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I haven't tried this but according to the comments on the post you can do something like this:

    Comparator string_lessp = (Comparator) #(String a, String b) {
        return a.compareToIgnoreCase(b);
    }

    sort(list, string_lessp);



Yeah, but that just seems wrong. It's like "I have this function, but I can't actually refer to it, so I'll have to wrap it in this thingamajig just so that I can pass it around".


Huh? You can, but the sort method already takes a Comparator class. If it took a function you could pass around the function instead.

Anyway, the point was only that "(sort list #'string-lessp)" is nothing special.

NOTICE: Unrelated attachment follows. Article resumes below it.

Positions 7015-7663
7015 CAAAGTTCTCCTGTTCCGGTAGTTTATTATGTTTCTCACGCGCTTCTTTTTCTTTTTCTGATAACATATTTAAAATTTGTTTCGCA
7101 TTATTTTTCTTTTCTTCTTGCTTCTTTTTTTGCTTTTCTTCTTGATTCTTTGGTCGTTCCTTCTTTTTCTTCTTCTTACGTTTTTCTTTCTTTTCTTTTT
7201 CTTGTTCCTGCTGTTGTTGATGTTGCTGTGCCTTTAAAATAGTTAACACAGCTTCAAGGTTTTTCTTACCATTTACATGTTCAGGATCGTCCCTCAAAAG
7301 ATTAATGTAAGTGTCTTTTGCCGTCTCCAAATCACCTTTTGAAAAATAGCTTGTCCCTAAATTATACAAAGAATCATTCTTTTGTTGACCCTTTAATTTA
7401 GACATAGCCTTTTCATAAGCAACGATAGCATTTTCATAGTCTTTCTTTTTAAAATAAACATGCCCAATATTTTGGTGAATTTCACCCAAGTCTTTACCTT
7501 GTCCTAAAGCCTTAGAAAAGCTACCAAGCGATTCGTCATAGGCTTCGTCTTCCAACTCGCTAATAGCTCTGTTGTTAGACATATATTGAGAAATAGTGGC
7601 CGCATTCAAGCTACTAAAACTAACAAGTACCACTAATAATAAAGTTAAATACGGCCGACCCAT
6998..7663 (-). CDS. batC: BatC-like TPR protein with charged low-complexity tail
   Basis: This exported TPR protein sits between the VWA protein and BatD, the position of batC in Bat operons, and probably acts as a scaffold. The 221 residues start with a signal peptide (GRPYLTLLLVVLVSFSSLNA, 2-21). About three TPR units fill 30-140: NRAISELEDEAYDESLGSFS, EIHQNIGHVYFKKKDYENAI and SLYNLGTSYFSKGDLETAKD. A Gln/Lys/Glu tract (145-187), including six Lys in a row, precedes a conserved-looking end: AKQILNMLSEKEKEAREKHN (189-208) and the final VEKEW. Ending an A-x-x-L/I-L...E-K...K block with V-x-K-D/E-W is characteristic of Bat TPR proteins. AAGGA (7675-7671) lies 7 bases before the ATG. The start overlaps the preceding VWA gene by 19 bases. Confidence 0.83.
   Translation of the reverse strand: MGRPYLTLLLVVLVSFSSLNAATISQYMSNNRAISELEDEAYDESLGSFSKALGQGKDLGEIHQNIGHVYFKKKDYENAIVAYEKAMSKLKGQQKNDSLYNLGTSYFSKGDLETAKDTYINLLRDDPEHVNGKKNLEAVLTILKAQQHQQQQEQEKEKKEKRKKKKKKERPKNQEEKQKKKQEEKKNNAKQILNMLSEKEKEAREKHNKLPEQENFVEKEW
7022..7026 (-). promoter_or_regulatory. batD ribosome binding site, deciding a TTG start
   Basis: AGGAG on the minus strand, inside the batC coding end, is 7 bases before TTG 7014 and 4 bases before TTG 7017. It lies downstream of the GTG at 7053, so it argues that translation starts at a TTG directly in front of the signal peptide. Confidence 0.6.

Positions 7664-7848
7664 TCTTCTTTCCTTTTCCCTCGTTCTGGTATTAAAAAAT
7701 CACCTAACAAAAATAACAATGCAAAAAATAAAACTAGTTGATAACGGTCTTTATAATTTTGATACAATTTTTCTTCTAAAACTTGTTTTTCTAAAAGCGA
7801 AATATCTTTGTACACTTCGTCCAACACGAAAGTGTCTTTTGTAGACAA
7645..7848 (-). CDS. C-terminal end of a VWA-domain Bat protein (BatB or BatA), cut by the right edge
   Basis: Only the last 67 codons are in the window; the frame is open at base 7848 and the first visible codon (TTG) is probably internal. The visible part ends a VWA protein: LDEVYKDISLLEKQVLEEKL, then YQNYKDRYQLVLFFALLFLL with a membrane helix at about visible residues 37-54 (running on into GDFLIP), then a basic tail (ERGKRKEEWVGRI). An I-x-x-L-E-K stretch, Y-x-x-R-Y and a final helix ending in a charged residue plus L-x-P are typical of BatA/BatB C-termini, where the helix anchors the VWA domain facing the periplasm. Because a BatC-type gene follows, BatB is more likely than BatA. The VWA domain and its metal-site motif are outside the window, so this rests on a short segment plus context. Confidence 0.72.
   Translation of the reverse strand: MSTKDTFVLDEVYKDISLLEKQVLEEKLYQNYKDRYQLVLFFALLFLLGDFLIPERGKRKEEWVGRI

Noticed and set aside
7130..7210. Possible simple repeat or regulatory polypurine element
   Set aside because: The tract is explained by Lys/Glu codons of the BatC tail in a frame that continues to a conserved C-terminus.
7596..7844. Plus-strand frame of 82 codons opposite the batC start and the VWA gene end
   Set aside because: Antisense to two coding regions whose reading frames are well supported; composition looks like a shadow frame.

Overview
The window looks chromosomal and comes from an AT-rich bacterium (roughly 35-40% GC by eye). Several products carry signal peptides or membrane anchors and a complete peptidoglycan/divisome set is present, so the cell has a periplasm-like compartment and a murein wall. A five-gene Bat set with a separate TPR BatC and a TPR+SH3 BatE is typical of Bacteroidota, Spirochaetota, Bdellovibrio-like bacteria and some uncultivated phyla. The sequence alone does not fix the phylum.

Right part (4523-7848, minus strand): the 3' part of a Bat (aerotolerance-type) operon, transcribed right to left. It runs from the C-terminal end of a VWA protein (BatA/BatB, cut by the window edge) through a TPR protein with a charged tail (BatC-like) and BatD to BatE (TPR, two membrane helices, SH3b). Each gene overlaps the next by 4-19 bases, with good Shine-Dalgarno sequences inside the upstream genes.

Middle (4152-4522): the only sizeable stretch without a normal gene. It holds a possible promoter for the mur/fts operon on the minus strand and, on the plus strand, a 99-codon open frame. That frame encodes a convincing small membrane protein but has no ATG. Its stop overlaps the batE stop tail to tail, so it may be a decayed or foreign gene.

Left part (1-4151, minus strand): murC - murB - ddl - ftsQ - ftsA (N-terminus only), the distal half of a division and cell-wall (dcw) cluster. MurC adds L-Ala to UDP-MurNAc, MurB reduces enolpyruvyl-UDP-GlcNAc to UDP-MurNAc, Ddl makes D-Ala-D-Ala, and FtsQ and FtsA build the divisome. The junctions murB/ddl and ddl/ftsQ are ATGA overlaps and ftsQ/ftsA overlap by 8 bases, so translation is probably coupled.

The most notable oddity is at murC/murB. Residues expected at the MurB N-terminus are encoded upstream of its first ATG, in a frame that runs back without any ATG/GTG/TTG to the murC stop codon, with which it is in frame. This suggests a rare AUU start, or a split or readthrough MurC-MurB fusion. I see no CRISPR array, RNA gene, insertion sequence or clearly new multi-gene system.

The definition of Comparator-interface includes only two methods, .compare and .equals. The documentations says that it is always safe to not override .equals, so we're left with just .compare. This effectively means that each comparator is effectively a function of two arguments that returns a boolean. Had functions been in Java in the first place, the whole Comparator interface would have been superfluous.




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